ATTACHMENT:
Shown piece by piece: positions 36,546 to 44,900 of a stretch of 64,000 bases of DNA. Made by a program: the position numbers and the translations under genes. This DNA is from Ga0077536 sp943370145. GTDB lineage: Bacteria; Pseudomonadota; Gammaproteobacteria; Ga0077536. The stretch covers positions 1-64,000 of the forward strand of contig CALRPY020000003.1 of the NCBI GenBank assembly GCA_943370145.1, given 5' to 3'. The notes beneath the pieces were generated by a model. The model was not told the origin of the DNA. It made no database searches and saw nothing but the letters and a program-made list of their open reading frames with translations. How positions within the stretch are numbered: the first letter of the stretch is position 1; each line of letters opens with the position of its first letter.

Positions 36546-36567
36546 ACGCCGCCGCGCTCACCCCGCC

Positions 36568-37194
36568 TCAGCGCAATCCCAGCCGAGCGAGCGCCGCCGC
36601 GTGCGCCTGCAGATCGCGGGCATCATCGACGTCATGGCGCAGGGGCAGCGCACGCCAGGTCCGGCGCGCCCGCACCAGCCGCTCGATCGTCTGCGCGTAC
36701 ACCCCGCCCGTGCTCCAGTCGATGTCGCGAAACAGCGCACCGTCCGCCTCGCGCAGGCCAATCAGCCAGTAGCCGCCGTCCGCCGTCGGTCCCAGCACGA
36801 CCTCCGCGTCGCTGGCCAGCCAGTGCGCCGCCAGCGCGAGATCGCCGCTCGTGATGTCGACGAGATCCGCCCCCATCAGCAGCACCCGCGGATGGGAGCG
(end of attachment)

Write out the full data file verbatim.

Shown piece by piece: positions 36,546 to 44,900 of a stretch of 64,000 bases of DNA. Made by a program: the position numbers and the translations under genes. This DNA is from Ga0077536 sp943370145. GTDB lineage: Bacteria; Pseudomonadota; Gammaproteobacteria; Ga0077536. The stretch covers positions 1-64,000 of the forward strand of contig CALRPY020000003.1 of the NCBI GenBank assembly GCA_943370145.1, given 5' to 3'. The notes beneath the pieces were generated by a model. The model was not told the origin of the DNA. It made no database searches and saw nothing but the letters and a program-made list of their open reading frames with translations. How positions within the stretch are numbered: the first letter of the stretch is position 1; each line of letters opens with the position of its first letter.

Positions 36546-36567
36546 ACGCCGCCGCGCTCACCCCGCC

Positions 36568-37194
36568 TCAGCGCAATCCCAGCCGAGCGAGCGCCGCCGC
36601 GTGCGCCTGCAGATCGCGGGCATCATCGACGTCATGGCGCAGGGGCAGCGCACGCCAGGTCCGGCGCGCCCGCACCAGCCGCTCGATCGTCTGCGCGTAC
36701 ACCCCGCCCGTGCTCCAGTCGATGTCGCGAAACAGCGCACCGTCCGCCTCGCGCAGGCCAATCAGCCAGTAGCCGCCGTCCGCCGTCGGTCCCAGCACGA
36801 CCTCCGCGTCGCTGGCCAGCCAGTGCGCCGCCAGCGCGAGATCGCCGCTCGTGATGTCGACGAGATCCGCCCCCATCAGCAGCACCCGCGGATGGGAGCG